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  • In 1934, when Roger Toll, then Superintendent of Yellowstone National Park in Wyoming, inspected the Joshua Tree area for the National Park Service, he was impressed by a relatively dense cover of desert biota in the higher-elevation Mojave Desert section of the future national monument. Photograph by Roger Toll, March 9, 1934. Harpers Ferry Center, Joshua Tree National Park Collection, WASO-H-703.
  • Many tall Joshua trees such as this one in Queen Valley greeted National Park Service (NPS) inspectors as they visited the new monument in 1936. Neither the tree nor any record of its fate exists today. Photograph by George A. Grant, a photographer for the NPS. Harpers Ferry Center, Grant Collection, JOTR #32, National Park Service.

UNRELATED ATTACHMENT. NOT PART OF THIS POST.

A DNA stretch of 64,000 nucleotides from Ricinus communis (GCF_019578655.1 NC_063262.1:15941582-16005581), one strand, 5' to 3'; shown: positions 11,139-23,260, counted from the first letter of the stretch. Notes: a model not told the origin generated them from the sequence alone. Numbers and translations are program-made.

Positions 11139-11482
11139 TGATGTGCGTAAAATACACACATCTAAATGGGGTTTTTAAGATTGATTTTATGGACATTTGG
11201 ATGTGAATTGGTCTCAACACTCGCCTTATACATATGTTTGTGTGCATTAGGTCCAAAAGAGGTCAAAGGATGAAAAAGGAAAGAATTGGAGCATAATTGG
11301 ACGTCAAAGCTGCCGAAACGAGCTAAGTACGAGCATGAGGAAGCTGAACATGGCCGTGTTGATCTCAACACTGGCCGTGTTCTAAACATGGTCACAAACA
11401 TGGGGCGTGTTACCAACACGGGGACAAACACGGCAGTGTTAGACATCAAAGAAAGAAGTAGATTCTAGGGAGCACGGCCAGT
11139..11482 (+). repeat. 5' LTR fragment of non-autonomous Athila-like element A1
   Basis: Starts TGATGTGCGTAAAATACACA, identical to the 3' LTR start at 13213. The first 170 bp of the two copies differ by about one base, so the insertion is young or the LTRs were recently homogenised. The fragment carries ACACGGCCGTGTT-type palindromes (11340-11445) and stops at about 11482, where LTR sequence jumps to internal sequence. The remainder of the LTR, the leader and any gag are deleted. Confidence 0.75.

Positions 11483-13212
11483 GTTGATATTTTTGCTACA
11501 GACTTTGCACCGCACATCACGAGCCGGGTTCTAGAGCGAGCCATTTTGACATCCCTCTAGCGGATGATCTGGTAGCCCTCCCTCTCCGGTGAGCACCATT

• The jumbled rock formations plus the botanical diversity of California’s two deserts—the Colorado and Mojave—attracted hikers and campers long before President Franklin D. Roosevelt proclaimed the monument on August 10, 1936. Today, as a national park, it hosts more than 2,000,000 visitors per year. Photograph by Ralph Anderson, December 1939. Harpers Ferry Center, Anderson Collection, JOTR #92A, National Park Service.
  • Camping in Joshua Tree National Monument was haphazard before the National Park Service paved the roads and organized a pattern of campground loops. This bird’s-eye image of Hidden Valley was taken during the late 1930s. Photographer unknown. Joshua Tree National Park Photo Archives, Cat. 20575, Image 2176.